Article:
BenQ’s ScreenBar Plus Is a Premium Lighting Upgrade for Your Computer Desk

Rating: 8/10 ?
  • 1 - Absolute Hot Garbage
  • 2 - Sorta Lukewarm Garbage
  • 3 - Strongly Flawed Design
  • 4 - Some Pros, Lots Of Cons
  • 5 - Acceptably Imperfect
  • 6 - Good Enough to Buy On Sale
  • 7 - Great, But Not Best-In-Class
  • 8 - Fantastic, with Some Footnotes
  • 9 - Shut Up And Take My Money
  • 10 - Absolute Design Nirvana
Price: $129
Screenbar Plus
Michael Crider

A couple of years ago, Jason reviewed the original model of the BenQ ScreenBar, an LED lamp designed to sit on top of a monitor and provide perfect lighting to your desk area. He freakin’ loved it, awarding the lamp a perfect 10 out of 10 score.

Here's What We Like

  • Fantastic build quality
  • Excellent lighting
  • Easy control cluster

And What We Don't

  • Could use a longer cable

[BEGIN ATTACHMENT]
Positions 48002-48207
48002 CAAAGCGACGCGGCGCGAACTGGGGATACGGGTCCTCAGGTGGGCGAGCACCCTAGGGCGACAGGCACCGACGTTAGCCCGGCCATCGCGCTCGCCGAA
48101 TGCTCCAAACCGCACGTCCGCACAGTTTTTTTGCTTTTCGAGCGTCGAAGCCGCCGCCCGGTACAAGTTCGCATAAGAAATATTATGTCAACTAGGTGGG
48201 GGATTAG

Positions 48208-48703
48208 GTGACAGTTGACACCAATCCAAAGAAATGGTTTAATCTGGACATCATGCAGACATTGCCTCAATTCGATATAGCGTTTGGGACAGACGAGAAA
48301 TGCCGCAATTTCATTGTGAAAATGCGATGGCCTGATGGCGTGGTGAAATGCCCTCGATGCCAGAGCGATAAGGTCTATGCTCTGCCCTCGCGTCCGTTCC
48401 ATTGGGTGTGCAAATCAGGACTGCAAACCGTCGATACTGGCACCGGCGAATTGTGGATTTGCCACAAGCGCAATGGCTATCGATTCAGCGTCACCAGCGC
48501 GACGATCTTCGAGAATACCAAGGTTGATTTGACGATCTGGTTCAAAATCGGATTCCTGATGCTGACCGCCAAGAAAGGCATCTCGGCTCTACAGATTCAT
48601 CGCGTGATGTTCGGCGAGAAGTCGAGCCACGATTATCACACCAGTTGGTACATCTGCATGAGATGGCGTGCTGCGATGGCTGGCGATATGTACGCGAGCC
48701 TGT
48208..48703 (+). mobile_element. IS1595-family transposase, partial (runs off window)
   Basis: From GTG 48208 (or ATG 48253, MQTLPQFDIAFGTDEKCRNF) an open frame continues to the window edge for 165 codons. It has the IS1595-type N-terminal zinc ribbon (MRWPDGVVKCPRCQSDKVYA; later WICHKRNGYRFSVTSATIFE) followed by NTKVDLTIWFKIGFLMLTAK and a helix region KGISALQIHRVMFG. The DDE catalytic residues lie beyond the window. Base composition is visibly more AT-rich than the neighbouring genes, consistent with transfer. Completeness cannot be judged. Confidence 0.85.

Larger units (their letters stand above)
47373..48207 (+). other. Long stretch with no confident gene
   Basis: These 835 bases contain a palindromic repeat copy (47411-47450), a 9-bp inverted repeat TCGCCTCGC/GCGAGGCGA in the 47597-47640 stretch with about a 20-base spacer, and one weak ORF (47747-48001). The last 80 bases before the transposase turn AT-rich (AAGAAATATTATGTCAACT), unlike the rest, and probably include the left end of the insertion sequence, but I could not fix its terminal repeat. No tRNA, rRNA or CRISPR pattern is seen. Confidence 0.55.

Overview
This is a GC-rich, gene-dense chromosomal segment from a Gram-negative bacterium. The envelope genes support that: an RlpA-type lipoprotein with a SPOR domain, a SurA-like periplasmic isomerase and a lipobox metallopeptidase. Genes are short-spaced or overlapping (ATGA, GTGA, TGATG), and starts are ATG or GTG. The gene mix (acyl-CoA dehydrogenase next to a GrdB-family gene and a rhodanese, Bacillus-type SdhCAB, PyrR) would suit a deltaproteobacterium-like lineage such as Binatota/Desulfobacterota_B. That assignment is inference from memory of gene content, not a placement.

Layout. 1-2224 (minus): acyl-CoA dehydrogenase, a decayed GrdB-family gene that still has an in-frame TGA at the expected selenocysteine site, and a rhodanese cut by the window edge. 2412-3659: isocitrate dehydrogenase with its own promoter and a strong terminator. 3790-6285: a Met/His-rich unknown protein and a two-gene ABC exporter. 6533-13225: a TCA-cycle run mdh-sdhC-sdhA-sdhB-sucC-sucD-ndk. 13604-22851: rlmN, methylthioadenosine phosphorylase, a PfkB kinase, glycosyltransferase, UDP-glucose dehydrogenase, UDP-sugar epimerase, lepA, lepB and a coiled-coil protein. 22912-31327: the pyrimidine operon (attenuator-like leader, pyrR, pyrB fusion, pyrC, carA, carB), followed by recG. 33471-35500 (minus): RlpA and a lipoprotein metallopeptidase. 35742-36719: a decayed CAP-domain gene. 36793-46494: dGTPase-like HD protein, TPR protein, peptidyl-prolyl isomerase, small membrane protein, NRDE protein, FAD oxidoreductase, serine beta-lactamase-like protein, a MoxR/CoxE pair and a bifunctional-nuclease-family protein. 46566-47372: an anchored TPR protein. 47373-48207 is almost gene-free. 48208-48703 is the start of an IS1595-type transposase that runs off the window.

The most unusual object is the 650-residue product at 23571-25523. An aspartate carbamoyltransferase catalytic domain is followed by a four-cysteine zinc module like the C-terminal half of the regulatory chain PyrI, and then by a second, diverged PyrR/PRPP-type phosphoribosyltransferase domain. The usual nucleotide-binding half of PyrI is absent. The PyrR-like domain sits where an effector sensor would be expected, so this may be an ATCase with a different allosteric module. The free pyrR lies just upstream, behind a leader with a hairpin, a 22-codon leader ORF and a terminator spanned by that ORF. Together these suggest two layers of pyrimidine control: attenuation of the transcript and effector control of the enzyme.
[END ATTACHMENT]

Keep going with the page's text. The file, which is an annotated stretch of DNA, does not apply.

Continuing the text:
• Tricky to use with a Webcam

BenQ offered the upgraded model, the ScreenBar Plus, to me. Because my desk doesn’t exactly have room for a conventional lamp, or even one of BenQ’s excellent but unconventional ones, I said yes. And, while I’m not quite as over the moon for it as Jason was, it still gets a firm recommendation for anyone who wants a great lamp for their computer desktop. Provided, of course, that they don’t mind the high price.

This Little Light Bar of Mine

The basic structure of the ScreenBar Plus is the same as the original: a big horizontal bar that hangs just over the top of a standard computer monitor. Its array of LEDs is angled so that illuminates your desk, without shining into your eyes or onto the screen. You’ll have to fiddle with it a bit—the cylindrical bar has a bit of adjustable give—but once it’s in the right spot it’s more or less perfect.

ScreenBar Plus from the top
Michael Crider

The upgrade is in the control cluster. The original and still-available ScreenBar has all its controls on the bar itself, forcing you to reach up to activate or adjust it. On the Plus, you get a little hockey puck and two buttons, one for auto-dimming and the other for switching between brightness and color temperature control.

Wired control cluster
The control puck has an adjustment knob, auto-adjust button, and switch for controlling brightness and temperature. Michael Crider